LDS Temples — The Requirements for Salvation in Mormonism

There aren’t to many things that will get me fired up very quickly. Typically, when functioning in an apologetic roll, I am pretty calm, cool and collected. I try to be logical in my thought processes and cogent in my speech.

That said, I want to bring to you something that makes me lose my cool, something that even as I am writing this I can feel myself begin to become angry and saddened at the same time. I am going to address a small portion  of Thomas S. Monson’s presentation at general conference from earlier this month, specifically portions of his discussion on the temple.

In an attempt to make sure that we are all on the same page in terms of LDS Doctrine, I am posting one of my preferred chart versions of the Law of Eternal Progression. (This one comes from Utah Lighthouse Ministry, which is run now by Sandra Tanner)

According to LDS theology, one must do certain things in order to receive exaltation (the highest level of heaven and Godhood). From the LDS manual Gospel Principals one must do the following:

1.        We must be baptized.

2.        We must receive the laying on of hands to be confirmed a member of the Church of Jesus Christ and to receive the gift of the Holy Ghost.

3.        Brethren must receive the Melchizedek Priesthood and magnify their callings in the priesthood.

4.        We must receive the temple endowment.

5.       We must be married for eternity, either in this life or in the next.

With this background, lets pick up on President Monson’s talk. This is what he says:

If you have not yet been to the temple or if you have been but currently do not qualify for a recommend, there is no more important goal for you to work toward than being worthy to go to the temple. Your sacrifice may be bringing your life into compliance with what is required to receive a recommend, perhaps by forsaking long-held habits which disqualify you. It may be having the faith and the discipline to pay your tithing. Whatever it is, qualify to enter the temple of God. Secure a temple recommend and regard it as a precious possession, for such it is.  Until you have entered the house of the Lord and have received all the blessings which await you there, you have not obtained everything the Church has to offer. The all-important and crowning blessings of membership in the Church are those blessings which we receive in the temples of God. (emphasis added)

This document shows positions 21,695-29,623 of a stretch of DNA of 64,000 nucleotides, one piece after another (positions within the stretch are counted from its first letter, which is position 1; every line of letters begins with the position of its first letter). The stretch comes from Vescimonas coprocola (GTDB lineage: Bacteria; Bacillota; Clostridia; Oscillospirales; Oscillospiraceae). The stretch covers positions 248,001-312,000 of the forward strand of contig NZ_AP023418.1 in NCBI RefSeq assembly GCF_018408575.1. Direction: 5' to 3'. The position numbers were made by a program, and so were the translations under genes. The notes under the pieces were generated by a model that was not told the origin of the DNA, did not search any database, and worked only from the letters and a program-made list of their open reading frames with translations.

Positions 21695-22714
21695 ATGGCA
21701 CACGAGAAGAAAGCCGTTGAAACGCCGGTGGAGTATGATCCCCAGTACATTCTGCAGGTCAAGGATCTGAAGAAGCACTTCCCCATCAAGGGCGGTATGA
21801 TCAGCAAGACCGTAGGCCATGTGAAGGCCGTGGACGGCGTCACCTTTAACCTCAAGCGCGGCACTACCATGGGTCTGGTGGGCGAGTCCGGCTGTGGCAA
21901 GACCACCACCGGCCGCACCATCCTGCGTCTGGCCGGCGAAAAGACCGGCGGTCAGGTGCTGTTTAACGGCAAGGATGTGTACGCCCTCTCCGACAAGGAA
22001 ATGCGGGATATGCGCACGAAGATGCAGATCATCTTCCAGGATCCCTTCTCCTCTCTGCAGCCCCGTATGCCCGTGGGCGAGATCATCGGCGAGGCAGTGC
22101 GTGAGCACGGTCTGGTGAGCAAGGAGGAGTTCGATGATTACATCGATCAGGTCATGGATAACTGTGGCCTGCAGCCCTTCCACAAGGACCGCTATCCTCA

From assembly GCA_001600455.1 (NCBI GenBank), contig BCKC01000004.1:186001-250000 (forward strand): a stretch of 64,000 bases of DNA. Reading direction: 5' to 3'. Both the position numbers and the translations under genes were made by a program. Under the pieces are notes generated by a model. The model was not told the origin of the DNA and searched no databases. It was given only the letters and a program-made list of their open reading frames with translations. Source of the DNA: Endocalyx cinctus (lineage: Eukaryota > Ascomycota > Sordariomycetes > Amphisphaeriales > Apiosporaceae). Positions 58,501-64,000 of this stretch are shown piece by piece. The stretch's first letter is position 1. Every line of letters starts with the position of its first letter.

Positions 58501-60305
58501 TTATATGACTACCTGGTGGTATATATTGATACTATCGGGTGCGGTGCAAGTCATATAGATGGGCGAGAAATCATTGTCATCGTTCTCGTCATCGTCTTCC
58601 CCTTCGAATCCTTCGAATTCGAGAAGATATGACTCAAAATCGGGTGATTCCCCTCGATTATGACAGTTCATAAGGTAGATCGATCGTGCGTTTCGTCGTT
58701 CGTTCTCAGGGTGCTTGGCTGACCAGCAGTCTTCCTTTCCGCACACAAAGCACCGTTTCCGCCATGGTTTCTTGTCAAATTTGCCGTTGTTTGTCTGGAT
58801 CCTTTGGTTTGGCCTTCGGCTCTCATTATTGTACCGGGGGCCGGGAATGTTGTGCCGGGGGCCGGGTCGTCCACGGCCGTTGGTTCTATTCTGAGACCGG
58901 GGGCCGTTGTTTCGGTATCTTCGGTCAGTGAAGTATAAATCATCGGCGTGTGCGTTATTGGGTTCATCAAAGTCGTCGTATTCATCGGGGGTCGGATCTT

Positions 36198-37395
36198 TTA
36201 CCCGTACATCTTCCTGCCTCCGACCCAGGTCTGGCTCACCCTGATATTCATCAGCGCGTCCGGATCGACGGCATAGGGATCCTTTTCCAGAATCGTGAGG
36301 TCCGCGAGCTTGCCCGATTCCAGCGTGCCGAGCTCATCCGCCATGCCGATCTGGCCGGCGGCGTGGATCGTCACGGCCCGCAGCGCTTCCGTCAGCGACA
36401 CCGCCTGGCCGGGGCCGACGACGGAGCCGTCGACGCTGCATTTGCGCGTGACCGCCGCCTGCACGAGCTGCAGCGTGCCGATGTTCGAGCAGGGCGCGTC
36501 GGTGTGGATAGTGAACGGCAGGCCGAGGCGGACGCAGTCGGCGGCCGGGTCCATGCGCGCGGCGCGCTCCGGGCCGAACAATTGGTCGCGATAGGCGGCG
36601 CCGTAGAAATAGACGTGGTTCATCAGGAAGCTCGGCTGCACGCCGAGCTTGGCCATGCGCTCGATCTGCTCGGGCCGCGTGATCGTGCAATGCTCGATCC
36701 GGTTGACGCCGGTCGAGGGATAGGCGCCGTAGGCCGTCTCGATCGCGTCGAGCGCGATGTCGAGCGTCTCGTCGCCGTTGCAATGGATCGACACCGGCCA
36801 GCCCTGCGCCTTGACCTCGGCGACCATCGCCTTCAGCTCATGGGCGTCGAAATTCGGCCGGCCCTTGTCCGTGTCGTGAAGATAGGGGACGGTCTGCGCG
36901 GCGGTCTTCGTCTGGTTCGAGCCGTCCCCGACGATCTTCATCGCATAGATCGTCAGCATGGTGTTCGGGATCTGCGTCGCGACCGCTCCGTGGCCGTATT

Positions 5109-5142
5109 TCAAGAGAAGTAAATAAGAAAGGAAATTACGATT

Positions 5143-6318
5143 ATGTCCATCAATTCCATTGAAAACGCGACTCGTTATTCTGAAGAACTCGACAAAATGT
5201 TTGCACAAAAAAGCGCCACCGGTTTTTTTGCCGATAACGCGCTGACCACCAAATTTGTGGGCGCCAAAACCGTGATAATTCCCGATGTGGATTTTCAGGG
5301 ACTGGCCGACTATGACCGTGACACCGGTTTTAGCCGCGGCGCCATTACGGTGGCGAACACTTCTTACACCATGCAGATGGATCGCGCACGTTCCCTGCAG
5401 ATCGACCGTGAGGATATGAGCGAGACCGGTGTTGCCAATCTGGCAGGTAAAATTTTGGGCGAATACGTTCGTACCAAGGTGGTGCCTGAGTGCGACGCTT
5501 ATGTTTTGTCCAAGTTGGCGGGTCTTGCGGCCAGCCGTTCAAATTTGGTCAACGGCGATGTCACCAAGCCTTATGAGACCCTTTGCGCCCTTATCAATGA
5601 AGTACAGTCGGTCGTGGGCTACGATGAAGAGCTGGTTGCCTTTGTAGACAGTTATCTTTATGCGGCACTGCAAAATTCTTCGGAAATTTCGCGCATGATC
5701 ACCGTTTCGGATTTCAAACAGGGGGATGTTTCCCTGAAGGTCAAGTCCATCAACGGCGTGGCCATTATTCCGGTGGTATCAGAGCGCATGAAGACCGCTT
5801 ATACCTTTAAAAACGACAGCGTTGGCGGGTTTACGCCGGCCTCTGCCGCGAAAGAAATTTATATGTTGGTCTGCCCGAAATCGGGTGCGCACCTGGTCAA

Let me tell you what gets me fired up about this statement by the current Prophet, Seer and Revelator is telling us that in order for you to avoid damnation (not obtaining the fullness of celestial exaltation) you had better work to get into the temple. By the way, part of that is giving the church 10% of your income, and until you do that you haven’t gotten everything that the church has to offer to you. They are fleecing the 14 million people who call themselves Mormon. This man is telling us that if you want to get back to God you had better give us your money so that you can get everything we can give you.

Where in the New Testament do we see this? Why is Salvation now connected to me giving the church money? Why did Paul say “So I thought it necessary to urge the brothers to go on ahead to you and arrange in advance for the gift you have promised, so that it may be ready as a willing gift… Each one must give as he has decided in his heart, not reluctantly or under compulsion… (2 Corinthians 9:5,7 ESV)?” Isn’t 10% of your income as requirement to get into the temple compulsion? I’ll let you be the Judge, but for me, the issue of being forced to give money to the church in exchange for salvation is something that tells me that the LDS church is not just heretical, but is cultic.


  1. 1.We must be baptized.
  2. 2.We must receive the laying on of hands to be confirmed a member of the Church of Jesus Christ and to receive the gift of the Holy Ghost.
  3. 3.Brethren must receive the Melchizedek Priesthood and magnify their callings in the priesthood.
  4. 4.We must receive the temple endowment.
  5. 5.We must be married for eternity, either in this life or in the next.

The Bogey Man Called “Euthyphro’s Dilemma”

God is Triune, He is Not a Monad

An old, hackneyed, and rather obnoxious philosophical problem facing “theism” in general is Euthyphro’s Dilemma. This philosophical dilemma derives its name from a Platonic dialogue which bears the same name as its title. Socrates, in Plato’s dialogue, asks Euthyphro: “Is the pious loved by the gods because it is pious, or is it pious because it is loved by the gods?” Within the context of theism in general, the question takes the following form: “Is what is commanded by God morally good because it is essentially morally good? Or is it morally good because God has commanded it?” The question, then, is asking about the nature of the moral demands placed upon mankind by a nameless generic Deity.

And that is where the problem lies: There is no generic conception of God, strictly speaking. Rather, there are different religions in the world, some of which claim to worship the God of the Bible (but may or may not in fact do so) and some of which are Unitarian in their monotheistic beliefs,[1] and others of which are very straightforward about their polytheism or pagan conceptions of who God or the gods is/are. An argument that does not define its terms is flawed from the outset, since it may or may not be dealing with its supposed subject at all. Such is the case with Euthyphro’s “dilemma,” which, when applied in the context of Christian theology completely falls apart, finding nothing against which to argue. It is, in other words, completely inapplicable to the Christian understanding of God as a necessarily Triune Being – One in Essence and Three in Subsistence – since the “dilemma” presupposes Unitarian monotheism and not Trinitarian monotheism.